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Origins: Flying Dutchman

DigiTrad:
THE FLYING DUTCHMAN


Jim Dixon 14 Jun 07 - 10:20 AM
Joe Offer 30 Jul 09 - 03:11 AM
Joe Offer 30 Jul 09 - 03:31 AM
autoharper 30 Jul 09 - 10:30 AM
EBarnacle 30 Jul 09 - 10:53 AM
Q (Frank Staplin) 30 Jul 09 - 01:56 PM
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Subject: Lyr Add: FLYING DUTCHMAN (from Roberts & Barrand)
From: Jim Dixon
Date: 14 Jun 07 - 10:20 AM

Another version of this song is already in the Digital Tradition database, but I like this one better, not least because it uses the captain's correct name, Van der Decken, rather than Van Dyke.

There's another thread called Lyr Req: The Flying Dutchman was a phantom ship... but that's about a different song.

Copied from Golden Hind Music:

THE FLYING DUTCHMAN

'Twas on a dark and cheerless night to the southern of the Cape,
When from a strong nor'wester we had just made our escape.
Like an infant in its cradle, all hands lay fast asleep,
And peacefully we sailed along in the bosom of the deep,
And peacefully we sailed along in the bosom of the deep.

Just then, the watchman gave a shout of terror and of fear,
As if he had just gazed upon some sudden danger near.
The sea all round was cloud and foam, and just upon our lee,
We saw the Flying Dutchman come a-bounding o'er the sea.
We saw the Flying Dutchman come a-bounding o'er the sea.

"Take in our lofty canvas, lads," the watchful master cried,
"For in our ship's company some sudden danger lies,
For every man who rounds the Cape, although he knows no fear,
He knows that there is danger when Van der Decken's near.
He knows that there is danger when Van der Decken's near."

Pity poor Van der Decken. Forever is his doom.
The seas around that stormy Cape will be his living tomb.
He's doomed to ride the ocean forever and a day,
And he tries in vain his oath to keep by entering Table Bay,
And he tries in vain his oath to keep by entering Table Bay.

All hands to the rail, our gallant crew, as the ghost ship bore to sea.
Our hearts were filled with awe and fear, as she passed along our lee.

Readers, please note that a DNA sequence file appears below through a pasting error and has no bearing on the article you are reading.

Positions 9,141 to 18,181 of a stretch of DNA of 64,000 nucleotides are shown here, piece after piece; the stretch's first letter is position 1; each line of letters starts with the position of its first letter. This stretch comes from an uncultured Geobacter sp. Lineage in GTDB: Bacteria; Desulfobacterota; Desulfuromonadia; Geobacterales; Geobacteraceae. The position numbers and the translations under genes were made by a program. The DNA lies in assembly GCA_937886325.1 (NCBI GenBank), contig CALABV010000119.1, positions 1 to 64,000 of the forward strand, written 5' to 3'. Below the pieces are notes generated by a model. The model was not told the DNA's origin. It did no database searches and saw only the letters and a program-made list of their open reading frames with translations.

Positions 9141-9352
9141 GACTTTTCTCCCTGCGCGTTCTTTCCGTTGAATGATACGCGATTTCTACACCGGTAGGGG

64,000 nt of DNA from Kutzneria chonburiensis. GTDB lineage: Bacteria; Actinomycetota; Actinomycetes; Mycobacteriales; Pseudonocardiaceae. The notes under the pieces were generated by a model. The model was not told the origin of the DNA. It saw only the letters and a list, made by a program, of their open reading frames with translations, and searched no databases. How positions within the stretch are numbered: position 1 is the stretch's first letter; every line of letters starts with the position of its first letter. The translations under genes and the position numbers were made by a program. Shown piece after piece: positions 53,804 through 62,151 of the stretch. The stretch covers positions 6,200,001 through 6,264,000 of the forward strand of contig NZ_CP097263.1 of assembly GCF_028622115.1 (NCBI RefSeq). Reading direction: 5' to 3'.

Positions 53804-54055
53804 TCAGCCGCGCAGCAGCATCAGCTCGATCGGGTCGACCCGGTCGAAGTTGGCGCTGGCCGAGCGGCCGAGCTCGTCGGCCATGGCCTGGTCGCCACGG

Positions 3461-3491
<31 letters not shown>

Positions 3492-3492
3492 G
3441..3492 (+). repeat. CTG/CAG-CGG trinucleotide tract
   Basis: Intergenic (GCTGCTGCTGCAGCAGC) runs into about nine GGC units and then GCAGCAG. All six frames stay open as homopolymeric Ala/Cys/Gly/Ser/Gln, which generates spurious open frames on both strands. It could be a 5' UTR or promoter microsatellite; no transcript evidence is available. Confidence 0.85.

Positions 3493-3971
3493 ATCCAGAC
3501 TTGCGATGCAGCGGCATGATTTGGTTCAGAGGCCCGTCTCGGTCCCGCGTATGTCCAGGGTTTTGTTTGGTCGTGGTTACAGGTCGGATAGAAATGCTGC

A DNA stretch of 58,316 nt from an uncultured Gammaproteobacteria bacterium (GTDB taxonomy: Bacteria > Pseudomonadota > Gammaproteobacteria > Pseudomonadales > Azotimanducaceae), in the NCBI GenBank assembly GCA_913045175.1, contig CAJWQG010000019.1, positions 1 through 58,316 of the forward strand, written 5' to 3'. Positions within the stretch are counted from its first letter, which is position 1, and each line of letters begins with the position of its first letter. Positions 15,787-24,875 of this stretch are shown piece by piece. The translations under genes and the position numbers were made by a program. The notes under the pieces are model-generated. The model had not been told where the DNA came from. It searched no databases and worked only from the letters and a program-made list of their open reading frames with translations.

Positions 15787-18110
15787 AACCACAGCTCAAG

The helmsman was likewise entranced, and as all hands sighed relief,
With rending crash and mortal force, our vessel struck a reef.
With rending crash and mortal force, our vessel struck a reef.

[As sung by John Roberts and Tony Barrand on their album "Across the Western Ocean," 1973.]


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Subject: Origins: Flying Dutchman
From: Joe Offer
Date: 30 Jul 09 - 03:11 AM

The Traditional Ballad Index has a little bit of informaiton on this song:

    Flying Dutchman, The (Vanderdecken) [Laws K23]

    DESCRIPTION: The crew has just escaped a harsh wind on a dark night when the Flying Dutchman appears. The fearful captain orders the crew to take in the sail. The Dutchman fails, as always, in its attempt to enter Table Bay. The sailors pity doomed Vanderdecken
    AUTHOR: unknown
    EARLIEST DATE: 1881
    KEYWORDS: storm ghost ship supernatural
    FOUND IN: US(MA) Ireland
    REFERENCES (4 citations):
    Laws K23, "The Flying Dutchman (Vanderdecken)"
    Doerflinger, pp. 148-149, "The Flying Dutchman" (1 text, 1 tune)
    Ranson, p. 45, "The Flying Dutchman" (1 text)
    DT 406, FLYDUTCH*

    Roud #1897
    BROADSIDES:
    Bodleian, Firth c.13(92), "The Flying Dutchman", H. Such (London), 1863-1885; Harding B 11(963) [last verse illegible], "The Flying Dutchman"; Firth c.26(130), "The Flying Dutchman!"
    File: LK23

    Go to the Ballad Search form
    Go to the Ballad Index Instructions
    Go to the Bibiography
    Go to the Discography

    The Ballad Index Copyright 2007 by Robert B. Waltz and David G. Engle.



There a a few entries in Roud.

I don't know if I can link to one of the broadsides at the Bodleian Library at Oxford.


Wikipedia has quite an interesting study of the Flying Dutchman. Here's the introduction:
    The Flying Dutchman, according to folklore, is a ghost ship that can never go home, doomed to sail the oceans forever. The Flying Dutchman is usually spotted from afar, sometimes glowing with ghostly light. It is said that if hailed by another ship, its crew will try to send messages to land or to people long dead. In ocean lore, the sight of this phantom ship is a portent of doom.


http://www.occultopedia.com/f/flying_dutchman.htm also had an interesting presentation of the story of the Dutchman.


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Subject: ADD Version: Flying Dutchman
From: Joe Offer
Date: 30 Jul 09 - 03:31 AM

THE FLYING DUTCHMAN

Twas on a stormy day, far southward of the Cape,
When from a (high) Nor-wester we had just made our escape,
Like an infant in its cradle, each breeze was hushed to sleep,
And peacefully we sailed along the bosom of the deep.
At length the helmsman gave a shout of terror and of fear,
As if he just had gazed upon some sudden danger near;
We looked all around the ocean, and just upon our lee,
We saw the Flying Dutchman come bounding thro' the sea.

Take in your flowing canvas, lads, our watchful master cried,
To us and our ship's company great peril doth betide: